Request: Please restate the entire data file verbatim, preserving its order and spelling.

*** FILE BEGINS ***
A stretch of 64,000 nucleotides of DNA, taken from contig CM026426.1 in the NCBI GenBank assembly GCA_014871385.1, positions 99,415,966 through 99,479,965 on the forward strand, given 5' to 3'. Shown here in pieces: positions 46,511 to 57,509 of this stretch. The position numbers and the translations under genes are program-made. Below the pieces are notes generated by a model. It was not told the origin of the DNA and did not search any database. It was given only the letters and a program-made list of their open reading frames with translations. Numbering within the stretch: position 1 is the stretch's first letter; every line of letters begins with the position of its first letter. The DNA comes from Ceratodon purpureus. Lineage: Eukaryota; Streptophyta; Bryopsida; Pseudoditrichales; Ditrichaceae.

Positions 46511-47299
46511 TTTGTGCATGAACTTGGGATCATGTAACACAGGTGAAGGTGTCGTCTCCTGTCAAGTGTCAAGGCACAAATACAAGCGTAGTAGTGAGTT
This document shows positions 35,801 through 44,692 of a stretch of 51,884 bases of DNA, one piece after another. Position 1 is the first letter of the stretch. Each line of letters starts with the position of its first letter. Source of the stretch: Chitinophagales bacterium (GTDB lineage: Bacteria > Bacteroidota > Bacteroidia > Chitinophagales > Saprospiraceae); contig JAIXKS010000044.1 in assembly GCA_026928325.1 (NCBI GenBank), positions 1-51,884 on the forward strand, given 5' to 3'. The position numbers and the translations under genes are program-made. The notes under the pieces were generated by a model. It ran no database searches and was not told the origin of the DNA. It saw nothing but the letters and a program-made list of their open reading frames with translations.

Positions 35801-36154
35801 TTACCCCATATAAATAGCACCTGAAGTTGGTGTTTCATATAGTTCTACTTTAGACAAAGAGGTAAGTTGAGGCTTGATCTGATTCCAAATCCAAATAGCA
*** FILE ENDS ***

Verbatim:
A stretch of 64,000 nucleotides of DNA, taken from contig CM026426.1 in the NCBI GenBank assembly GCA_014871385.1, positions 99,415,966 through 99,479,965 on the forward strand, given 5' to 3'. Shown here in pieces: positions 46,511 to 57,509 of this stretch. The position numbers and the translations under genes are program-made. Below the pieces are notes generated by a model. It was not told the origin of the DNA and did not search any database. It was given only the letters and a program-made list of their open reading frames with translations. Numbering within the stretch: position 1 is the stretch's first letter; every line of letters begins with the position of its first letter. The DNA comes from Ceratodon purpureus. Lineage: Eukaryota; Streptophyta; Bryopsida; Pseudoditrichales; Ditrichaceae.

Positions 46511-47299
46511 TTTGTGCATGAACTTGGGATCATGTAACACAGGTGAAGGTGTCGTCTCCTGTCAAGTGTCAAGGCACAAATACAAGCGTAGTAGTGAGTT
This document shows positions 35,801 through 44,692 of a stretch of 51,884 bases of DNA, one piece after another. Position 1 is the first letter of the stretch. Each line of letters starts with the position of its first letter. Source of the stretch: Chitinophagales bacterium (GTDB lineage: Bacteria > Bacteroidota > Bacteroidia > Chitinophagales > Saprospiraceae); contig JAIXKS010000044.1 in assembly GCA_026928325.1 (NCBI GenBank), positions 1-51,884 on the forward strand, given 5' to 3'. The position numbers and the translations under genes are program-made. The notes under the pieces were generated by a model. It ran no database searches and was not told the origin of the DNA. It saw nothing but the letters and a program-made list of their open reading frames with translations.

Positions 35801-36154
35801 TTACCCCATATAAATAGCACCTGAAGTTGGTGTTTCATATAGTTCTACTTTAGACAAAGAGGTAAGTTGAGGCTTGATCTGATTCCAAATCCAAATAGCA